54 The communications sector in Turkey is growing rapidly in several areas Nearly 78% of fixed broadband subscribers in Turkey prefer offers providing up to 8 MBps download speeds. The market share of alternative operators for local calls is 10.94%, while Türk Telekom has a market share of 89.06%. The market share for alternative operators for national calls is 20.86%, whereas Türk Telekom has a market share of 79.14%. The number of 3G subscribers has reached 43.9 million. The communication sector in Turkey is growing rapidly. The number of broadband subscribers, which had been 6 million in 2008, is now over 20 million as of March The cable broadcasting services provider Türksat has 1,236,016 cable television subscribers and 542,908 digital cable television subscribers. The total number of employees in the sector in the second quarter of 2012 is 36,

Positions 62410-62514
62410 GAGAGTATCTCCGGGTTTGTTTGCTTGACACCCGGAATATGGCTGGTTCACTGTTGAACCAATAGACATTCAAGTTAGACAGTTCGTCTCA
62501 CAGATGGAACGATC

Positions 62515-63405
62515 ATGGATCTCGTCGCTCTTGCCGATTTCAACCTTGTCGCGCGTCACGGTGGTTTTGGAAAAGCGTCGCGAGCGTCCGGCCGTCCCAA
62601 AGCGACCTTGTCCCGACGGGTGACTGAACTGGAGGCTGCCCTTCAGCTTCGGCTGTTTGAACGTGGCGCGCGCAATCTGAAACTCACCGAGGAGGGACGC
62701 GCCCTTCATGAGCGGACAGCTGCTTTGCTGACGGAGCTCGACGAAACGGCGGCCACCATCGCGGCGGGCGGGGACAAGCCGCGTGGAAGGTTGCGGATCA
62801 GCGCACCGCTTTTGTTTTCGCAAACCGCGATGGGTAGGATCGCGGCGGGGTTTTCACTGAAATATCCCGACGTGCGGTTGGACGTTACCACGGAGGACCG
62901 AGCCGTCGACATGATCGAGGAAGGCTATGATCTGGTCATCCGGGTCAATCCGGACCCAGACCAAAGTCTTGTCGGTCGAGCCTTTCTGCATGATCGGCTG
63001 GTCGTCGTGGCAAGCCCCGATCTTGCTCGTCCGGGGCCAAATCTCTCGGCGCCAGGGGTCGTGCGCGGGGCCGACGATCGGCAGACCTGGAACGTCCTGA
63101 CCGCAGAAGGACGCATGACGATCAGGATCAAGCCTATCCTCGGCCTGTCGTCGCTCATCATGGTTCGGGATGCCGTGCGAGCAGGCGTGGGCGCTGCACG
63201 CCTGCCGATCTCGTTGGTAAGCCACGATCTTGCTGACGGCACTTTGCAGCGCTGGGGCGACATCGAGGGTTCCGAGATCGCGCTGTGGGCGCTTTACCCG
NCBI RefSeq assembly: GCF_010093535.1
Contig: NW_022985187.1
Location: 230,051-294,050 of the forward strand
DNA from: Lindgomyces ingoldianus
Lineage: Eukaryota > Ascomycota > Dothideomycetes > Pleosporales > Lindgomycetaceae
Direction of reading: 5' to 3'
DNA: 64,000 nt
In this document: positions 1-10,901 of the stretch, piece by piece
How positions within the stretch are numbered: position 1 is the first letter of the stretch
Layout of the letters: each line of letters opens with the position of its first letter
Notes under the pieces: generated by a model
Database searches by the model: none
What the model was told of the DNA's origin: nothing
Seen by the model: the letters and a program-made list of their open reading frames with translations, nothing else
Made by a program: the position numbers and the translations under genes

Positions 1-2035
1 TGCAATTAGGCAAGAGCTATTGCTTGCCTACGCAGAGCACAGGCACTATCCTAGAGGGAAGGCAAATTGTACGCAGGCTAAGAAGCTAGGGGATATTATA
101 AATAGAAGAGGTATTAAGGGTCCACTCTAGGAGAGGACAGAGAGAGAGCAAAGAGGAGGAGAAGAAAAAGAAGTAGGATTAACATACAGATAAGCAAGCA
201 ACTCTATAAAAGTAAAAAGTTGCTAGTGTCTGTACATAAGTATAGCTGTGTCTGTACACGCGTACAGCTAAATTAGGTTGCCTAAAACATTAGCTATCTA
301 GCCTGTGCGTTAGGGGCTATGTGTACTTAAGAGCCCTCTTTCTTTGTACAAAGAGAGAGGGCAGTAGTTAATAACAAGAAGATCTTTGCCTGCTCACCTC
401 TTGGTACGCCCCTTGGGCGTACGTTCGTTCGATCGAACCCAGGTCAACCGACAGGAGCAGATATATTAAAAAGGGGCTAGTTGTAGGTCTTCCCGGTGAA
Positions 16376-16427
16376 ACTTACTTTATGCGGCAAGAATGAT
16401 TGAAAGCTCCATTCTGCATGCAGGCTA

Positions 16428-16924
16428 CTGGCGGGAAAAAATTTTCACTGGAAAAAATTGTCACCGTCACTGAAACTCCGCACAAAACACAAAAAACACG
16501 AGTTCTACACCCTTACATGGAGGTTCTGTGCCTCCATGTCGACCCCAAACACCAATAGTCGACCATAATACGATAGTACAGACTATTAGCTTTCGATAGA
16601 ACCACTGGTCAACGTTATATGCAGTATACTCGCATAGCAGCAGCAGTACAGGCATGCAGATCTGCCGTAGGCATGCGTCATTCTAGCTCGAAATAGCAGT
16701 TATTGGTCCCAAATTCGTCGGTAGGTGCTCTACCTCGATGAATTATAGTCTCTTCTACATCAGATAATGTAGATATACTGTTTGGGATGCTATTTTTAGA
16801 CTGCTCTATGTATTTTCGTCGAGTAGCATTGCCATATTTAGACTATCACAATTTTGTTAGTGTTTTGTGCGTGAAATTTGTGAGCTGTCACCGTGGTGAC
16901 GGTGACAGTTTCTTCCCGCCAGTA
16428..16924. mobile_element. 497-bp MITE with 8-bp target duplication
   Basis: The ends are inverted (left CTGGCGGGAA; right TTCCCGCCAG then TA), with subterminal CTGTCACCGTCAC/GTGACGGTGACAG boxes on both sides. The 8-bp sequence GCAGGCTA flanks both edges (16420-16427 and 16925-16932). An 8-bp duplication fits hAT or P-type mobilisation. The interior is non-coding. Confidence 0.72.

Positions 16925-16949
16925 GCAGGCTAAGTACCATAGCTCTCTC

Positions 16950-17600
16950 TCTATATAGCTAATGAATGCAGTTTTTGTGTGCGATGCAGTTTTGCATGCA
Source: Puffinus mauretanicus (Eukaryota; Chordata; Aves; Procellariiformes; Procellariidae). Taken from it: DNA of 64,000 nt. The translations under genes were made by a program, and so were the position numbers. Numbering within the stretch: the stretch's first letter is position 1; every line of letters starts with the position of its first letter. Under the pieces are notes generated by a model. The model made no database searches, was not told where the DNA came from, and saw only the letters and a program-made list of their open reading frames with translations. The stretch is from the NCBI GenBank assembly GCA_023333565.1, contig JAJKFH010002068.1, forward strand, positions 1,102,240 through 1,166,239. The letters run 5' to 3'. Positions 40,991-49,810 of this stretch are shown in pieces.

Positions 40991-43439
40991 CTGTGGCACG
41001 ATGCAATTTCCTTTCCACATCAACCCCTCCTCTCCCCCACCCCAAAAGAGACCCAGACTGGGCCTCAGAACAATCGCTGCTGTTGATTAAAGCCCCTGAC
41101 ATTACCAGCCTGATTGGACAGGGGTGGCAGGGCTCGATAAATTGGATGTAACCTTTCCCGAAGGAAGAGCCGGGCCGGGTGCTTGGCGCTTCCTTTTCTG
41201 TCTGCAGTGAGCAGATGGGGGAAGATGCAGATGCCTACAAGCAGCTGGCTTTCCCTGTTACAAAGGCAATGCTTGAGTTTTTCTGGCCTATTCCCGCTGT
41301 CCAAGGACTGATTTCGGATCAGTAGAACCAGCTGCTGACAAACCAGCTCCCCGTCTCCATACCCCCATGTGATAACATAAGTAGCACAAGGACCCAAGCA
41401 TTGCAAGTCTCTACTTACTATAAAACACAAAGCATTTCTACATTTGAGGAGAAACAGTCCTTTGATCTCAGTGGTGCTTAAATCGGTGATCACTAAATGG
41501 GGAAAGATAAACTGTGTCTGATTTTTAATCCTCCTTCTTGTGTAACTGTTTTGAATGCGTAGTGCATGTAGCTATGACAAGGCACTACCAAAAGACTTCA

55 TL Million TL Billion Although fixed line business is decreasing, fixed fiber optic cable investments in Turkey is increasing Figure 32: Revenue Forecasts for fixed line and Mobile Services Figure 33: Penetration Rate Forecasts of fixed line 30% CAGR 3.6% 20% 19.1% 17.6% 16.2% 14.8% 13.5% 12.3% 25 10% ,19 21,52 22,66 23,92 25,43 4,744 4,715 4,621 4,415 4, f 2014f 2015f 2016f 2017f Source: EIU, BTK f: forecast Total revenue from mobile telecoms services Total revenue from fixed line telecoms services The forecasts for the development of revenue indicate a steady decrease in total revenue from fixed line telecom services, whereas for in mobile telecom services the expectations demonstrate growth over the years. In total, the forecast for their combined revenue shows a CAGR of 3.6% With the liberalization process, 404,208 subscribers changed their fixed line service providers. Following Türk Telekom, the other main service providers are Superonline and Doğan Iletişim. 0% As of March 2013, the fixed line penetration rate was 17.9%. It is expected to decrease in upcoming years. Figure 34: Türk Telekom Investments for Fiber Optic Infrastructure Although the fixed line services business is decreasing, significant investments have been made by Türk Telekom to fiber optic infrastructure in the last five years. 55